by Patrick Fearon-Hernandez, CFA
(Note: Due to the President’s Day holiday, our next report will be published on February 24.)
In the 1960s and 1970s, people worried a lot about rapid population growth. According to the United Nations, the world’s population was growing at an average annual rate of more than 1.9% during those decades, jumping from 3.0 billion in 1960 to 4.5 billion in 1980. That created a lot of concern about the implications for the environment, social stability, and the economy. However, many people don’t realize that population growth has slowed dramatically since then. The global population is expected to grow only about 1.05% in 2020, and growth is projected to slow all the way to zero by 2200. This dramatic slowing and the associated aging of the population are already having a big impact on society.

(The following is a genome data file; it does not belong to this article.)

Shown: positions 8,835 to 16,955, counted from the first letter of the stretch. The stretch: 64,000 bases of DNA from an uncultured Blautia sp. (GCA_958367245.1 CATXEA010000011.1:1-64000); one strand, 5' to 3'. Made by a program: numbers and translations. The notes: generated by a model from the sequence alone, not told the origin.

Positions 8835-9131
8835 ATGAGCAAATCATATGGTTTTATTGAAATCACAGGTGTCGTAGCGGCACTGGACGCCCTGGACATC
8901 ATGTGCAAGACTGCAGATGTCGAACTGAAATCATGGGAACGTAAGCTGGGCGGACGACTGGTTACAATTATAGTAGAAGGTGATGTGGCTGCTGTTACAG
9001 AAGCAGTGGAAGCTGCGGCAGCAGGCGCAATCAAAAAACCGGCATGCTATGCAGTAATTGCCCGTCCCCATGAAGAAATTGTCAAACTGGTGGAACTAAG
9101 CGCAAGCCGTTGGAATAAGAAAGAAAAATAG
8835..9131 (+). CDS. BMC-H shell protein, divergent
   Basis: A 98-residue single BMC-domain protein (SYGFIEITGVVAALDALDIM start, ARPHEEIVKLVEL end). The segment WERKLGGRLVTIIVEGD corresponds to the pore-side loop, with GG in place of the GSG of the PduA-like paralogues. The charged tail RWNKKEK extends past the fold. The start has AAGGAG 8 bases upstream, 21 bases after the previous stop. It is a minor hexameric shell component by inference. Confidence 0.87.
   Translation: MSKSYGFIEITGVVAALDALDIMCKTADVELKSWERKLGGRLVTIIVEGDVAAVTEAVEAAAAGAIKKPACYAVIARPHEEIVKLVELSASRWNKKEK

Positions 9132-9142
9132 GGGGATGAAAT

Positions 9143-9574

In theory and practice, population trends should affect investment returns, even if it’s hard to separate their impact from other, shorter-term economic and financial factors. This three-part series aims to lay out the broad contours of today’s global population story, with a focus on last year’s updated forecasts from the UN Population Division.
Part I of the report will focus on the broad contours of today’s global population trends and what they mean for relative geopolitical power in the coming decades. In two weeks, Part II will focus on specific demographic trends in the United States. The following week, Part III will examine the economic impact of these trends. Many other forces will have a greater impact on investments in the short run, but Part III will conclude with a discussion of how these demographic trends are likely to affect the financial markets in the long run.